Ancient Egyptians more closely related to Europeans than modern Egyptians, scientists claim

Scientists who managed to obtain full genome sequences of Ancient Egyptians for the first time have concluded the people of the pharaohs were more closely related to modern Europeans and inhabitants of the Near East rather than present-day Egyptians.

But the claims sparked suspicion from one leading Egyptologist, who questioned whether genetic analysis could justify such a sweeping statement and pointed to a long history of spurious attempts to separate ancient Egyptians from the modern-day population.

The mummies were taken from a single archaeological site on the River Nile, Abusir el-Meleq, which was inhabited from 3,250BC to 700AD and was home to a cult of Osiris, the god of the dead, making it a good place to be buried.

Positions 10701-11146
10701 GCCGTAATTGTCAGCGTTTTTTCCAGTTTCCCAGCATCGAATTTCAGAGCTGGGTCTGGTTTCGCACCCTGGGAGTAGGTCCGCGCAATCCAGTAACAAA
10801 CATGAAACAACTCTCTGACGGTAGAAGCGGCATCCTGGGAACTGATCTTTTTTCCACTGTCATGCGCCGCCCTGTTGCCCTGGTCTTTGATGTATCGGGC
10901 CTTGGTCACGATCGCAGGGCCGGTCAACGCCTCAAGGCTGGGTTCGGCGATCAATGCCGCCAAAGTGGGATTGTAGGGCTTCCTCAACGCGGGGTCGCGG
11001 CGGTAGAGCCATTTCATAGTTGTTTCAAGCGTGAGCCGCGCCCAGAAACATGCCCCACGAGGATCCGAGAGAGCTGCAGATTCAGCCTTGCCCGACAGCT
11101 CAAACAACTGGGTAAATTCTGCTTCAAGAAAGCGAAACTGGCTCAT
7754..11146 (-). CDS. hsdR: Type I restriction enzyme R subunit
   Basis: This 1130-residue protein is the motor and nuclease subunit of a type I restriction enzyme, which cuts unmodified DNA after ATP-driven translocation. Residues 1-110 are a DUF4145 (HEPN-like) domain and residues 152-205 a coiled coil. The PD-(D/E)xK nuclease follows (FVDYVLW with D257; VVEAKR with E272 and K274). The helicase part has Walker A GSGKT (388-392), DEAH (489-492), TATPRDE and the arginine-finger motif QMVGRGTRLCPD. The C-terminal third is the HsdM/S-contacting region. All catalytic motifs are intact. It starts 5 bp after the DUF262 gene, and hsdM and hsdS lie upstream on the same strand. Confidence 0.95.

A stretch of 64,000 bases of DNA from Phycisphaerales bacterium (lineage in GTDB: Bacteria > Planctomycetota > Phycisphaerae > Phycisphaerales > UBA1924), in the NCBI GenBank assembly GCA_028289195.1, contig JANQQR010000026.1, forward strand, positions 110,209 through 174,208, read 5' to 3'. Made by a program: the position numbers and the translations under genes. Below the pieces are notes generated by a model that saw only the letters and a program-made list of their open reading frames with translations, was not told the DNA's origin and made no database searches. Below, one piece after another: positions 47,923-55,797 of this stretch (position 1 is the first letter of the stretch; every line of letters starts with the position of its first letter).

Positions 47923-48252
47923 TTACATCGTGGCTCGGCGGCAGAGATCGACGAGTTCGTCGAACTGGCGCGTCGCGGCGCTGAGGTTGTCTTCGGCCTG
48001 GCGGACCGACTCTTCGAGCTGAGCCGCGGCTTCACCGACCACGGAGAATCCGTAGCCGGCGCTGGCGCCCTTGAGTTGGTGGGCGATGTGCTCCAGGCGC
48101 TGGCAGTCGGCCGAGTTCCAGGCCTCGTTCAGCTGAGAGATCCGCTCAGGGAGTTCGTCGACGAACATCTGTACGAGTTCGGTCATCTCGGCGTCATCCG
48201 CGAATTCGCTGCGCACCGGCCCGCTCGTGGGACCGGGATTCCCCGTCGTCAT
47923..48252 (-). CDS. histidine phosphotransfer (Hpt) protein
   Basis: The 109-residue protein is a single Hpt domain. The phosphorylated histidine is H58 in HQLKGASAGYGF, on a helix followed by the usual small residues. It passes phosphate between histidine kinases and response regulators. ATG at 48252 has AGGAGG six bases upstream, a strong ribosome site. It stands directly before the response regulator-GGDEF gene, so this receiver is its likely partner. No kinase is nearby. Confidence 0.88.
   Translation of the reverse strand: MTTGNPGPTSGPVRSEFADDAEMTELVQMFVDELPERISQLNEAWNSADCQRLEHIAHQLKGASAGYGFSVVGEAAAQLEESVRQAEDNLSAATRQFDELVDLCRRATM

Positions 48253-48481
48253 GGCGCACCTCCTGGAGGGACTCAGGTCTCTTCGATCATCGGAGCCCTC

A complete genome sequence was obtained for three mummies and mitochondrial DNA, which is passed through the female line, was obtained from 90 individuals. They were dated to between about 1,400BC and 400AD.

The researchers, writing in the journal Nature Communications, admitted their sample “may not be representative for all of ancient Egypt”.

Nevertheless, they concluded the mummified people were “distinct from modern Egyptians, and closer towards Near Eastern and European samples”.

“Our analyses reveal that ancient Egyptians shared more ancestry with Near Easterners than present-day Egyptians,” they wrote.

And they added: “We find that ancient Egyptians are most closely related to Neolithic and Bronze Age samples in the Levant, as well as to Neolithic Anatolian and European populations. 

“When comparing this pattern with modern Egyptians, we find that the ancient Egyptians are more closely related to all modern and ancient European populations that we tested, likely due to the additional African component in the modern population.”

In contrast to the changes between the ancient and modern period, the researchers, from Cambridge University and institutions in Germany, Poland and Australia, found…

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